You will have a 1- to 2-hour meeting with your doctor or nurse to plan your treatment before you begin internal radiation therapy. At this time, you will have a physical exam, talk about your medical history, and maybe have imaging tests. Your doctor will discuss the type of internal radiation therapy that is best for you, its benefits and side effects, and ways you can care for yourself during and after treatment. You can then decide whether to have internal radiation therapy.
How Brachytherapy Is Put in Place
Most brachytherapy is put in place through a catheter, which is a small, stretchy tube. Sometimes, brachytherapy is put in place through a larger device called an applicator. The way the brachytherapy is put in place depends on your type of cancer. Your doctor will place the catheter or applicator into your body before you begin treatment.
Once the catheter or applicator is in place, the radiation source is placed inside it. The radiation source may be kept in place for a few minutes, for many days, or for the rest of your life. How long it remains in place depends on the type of radiation source, your type of cancer, where the cancer is in your body, your health, and other cancer treatments you have had.
Types of Brachytherapy
There are three types of brachytherapy:
- Low-dose rate (LDR) implants
In this type of brachytherapy, the radiation source stays in place for 1 to 7 days. You are likely to be in the hospital during this time. Once your treatment is finished, your doctor will remove the radiation source and the catheter or applicator.
- High-dose rate (HDR) implants
In this type of brachytherapy, the radiation source is left in place for just 10 to 20 minutes at a time and then taken out. You may have treatment twice a day for 2 to 5 days or once a week for 2 to 5 weeks. The schedule depends on your type of cancer. During the course of treatment, your catheter or applicator may stay in place, or it may be put in place before each treatment. You may be in the hospital during this time, or you may make daily trips to the hospital to have the radiation source put in place. As with LDR implants, your doctor will remove the catheter or applicator once you have finished treatment.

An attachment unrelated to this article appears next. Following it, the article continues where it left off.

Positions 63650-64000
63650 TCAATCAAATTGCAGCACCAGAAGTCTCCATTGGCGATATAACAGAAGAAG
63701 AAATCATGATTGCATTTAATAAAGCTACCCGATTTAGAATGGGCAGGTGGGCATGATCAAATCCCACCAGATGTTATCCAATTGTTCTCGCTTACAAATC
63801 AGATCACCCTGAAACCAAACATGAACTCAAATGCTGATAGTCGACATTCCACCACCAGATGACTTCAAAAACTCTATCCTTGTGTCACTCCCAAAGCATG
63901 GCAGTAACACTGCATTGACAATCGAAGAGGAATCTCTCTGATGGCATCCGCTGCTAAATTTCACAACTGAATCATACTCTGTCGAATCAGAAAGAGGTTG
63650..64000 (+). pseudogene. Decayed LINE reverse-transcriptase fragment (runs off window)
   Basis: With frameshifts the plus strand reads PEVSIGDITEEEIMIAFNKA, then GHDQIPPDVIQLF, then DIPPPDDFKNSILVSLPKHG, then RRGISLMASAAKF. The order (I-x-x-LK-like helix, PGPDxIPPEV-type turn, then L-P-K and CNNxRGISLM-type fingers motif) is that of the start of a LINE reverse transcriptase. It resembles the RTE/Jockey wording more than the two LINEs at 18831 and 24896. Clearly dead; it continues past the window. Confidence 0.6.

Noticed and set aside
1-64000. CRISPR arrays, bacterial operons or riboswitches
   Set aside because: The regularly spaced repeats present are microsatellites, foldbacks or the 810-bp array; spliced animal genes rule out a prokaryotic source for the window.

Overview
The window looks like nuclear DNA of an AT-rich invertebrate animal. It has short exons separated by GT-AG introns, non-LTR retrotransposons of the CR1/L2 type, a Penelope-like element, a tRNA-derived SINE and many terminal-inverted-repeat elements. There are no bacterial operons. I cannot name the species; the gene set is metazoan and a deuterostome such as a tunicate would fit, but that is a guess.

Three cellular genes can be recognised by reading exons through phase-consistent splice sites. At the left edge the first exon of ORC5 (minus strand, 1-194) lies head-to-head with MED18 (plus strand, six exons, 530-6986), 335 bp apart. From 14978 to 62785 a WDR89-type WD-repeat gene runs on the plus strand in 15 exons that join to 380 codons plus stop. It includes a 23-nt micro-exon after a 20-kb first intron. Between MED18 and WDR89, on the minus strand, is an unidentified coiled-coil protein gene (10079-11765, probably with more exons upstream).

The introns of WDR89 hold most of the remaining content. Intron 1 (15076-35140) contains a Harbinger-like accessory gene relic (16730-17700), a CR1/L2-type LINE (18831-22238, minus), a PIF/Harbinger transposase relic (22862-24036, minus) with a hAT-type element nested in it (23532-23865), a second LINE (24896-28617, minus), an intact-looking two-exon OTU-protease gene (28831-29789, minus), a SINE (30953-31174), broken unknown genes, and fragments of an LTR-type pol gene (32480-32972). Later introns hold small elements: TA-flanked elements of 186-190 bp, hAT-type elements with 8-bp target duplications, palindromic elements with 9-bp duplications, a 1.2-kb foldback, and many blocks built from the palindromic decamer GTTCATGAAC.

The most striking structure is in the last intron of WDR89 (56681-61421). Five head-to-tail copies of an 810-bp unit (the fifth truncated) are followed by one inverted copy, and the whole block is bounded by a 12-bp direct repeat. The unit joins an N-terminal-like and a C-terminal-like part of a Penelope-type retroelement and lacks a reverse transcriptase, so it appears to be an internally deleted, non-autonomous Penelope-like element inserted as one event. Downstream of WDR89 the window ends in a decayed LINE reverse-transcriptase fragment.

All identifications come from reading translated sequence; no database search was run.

- Permanent implants
After the radiation source is put in place, the catheter is removed. The implants remain in your body for the rest of your life, but the radiation gets weaker each day. As time goes on, almost all the radiation will go away. When the radiation is first put in place, you may need to limit your time around other people and take other safety measures. Be extra careful not to spend time with children or pregnant women.
Internal Radiation Therapy Makes You Give Off Radiation
With liquid radiation, your body fluids (urine, sweat, and saliva) will give off radiation for a while. With brachytherapy, your body fluids will not give off radiation, but the radiation source in your body will. If the radiation you receive is a very high dose, you may need to follow some safety measures. These measures may include:
- Staying in a private hospital room to protect others from radiation coming from your body
- Being treated quickly by nurses and other hospital staff. They will provide all the care you need, but may stand at a distance, talk with you from the doorway of your room, and wear protective clothing.
Your visitors will also need to follow safety measures, which may include:
- Not being allowed to visit when the radiation is first put in
- Needing to check with the hospital staff before they go to your room
- Standing by the doorway rather than going into your hospital room
- Keeping visits short (30 minutes or less each day). The length of visits depends on the type of radiation being used and the part of your body being treated.
- Not having visits from pregnant women and children younger than a year old
You may also need to follow safety measures once you leave the hospital, such as not spending much time with other people. Your doctor or nurse will talk with you about any safety measures you should follow when you go home.
What to Expect When the Catheter Is Removed
Once you finish treatment with LDR or HDR implants, the catheter will be removed. Here are some things to expect:
- You will get medicine for pain before the catheter or applicator is removed.
- The area where the catheter or applicator was might be tender for a few months.
- There is no radiation in your body after the catheter or applicator is removed. It is safe for people to be near you—even young children and pregnant women.
For a week or two, you may need to limit activities that take a lot of effort. Ask your doctor what kinds of activities are safe for you and which ones you should avoid.
Radiation Therapy Audio Transcript
What To Know About Brachytherapy (A Type of Internal Radiation Therapy)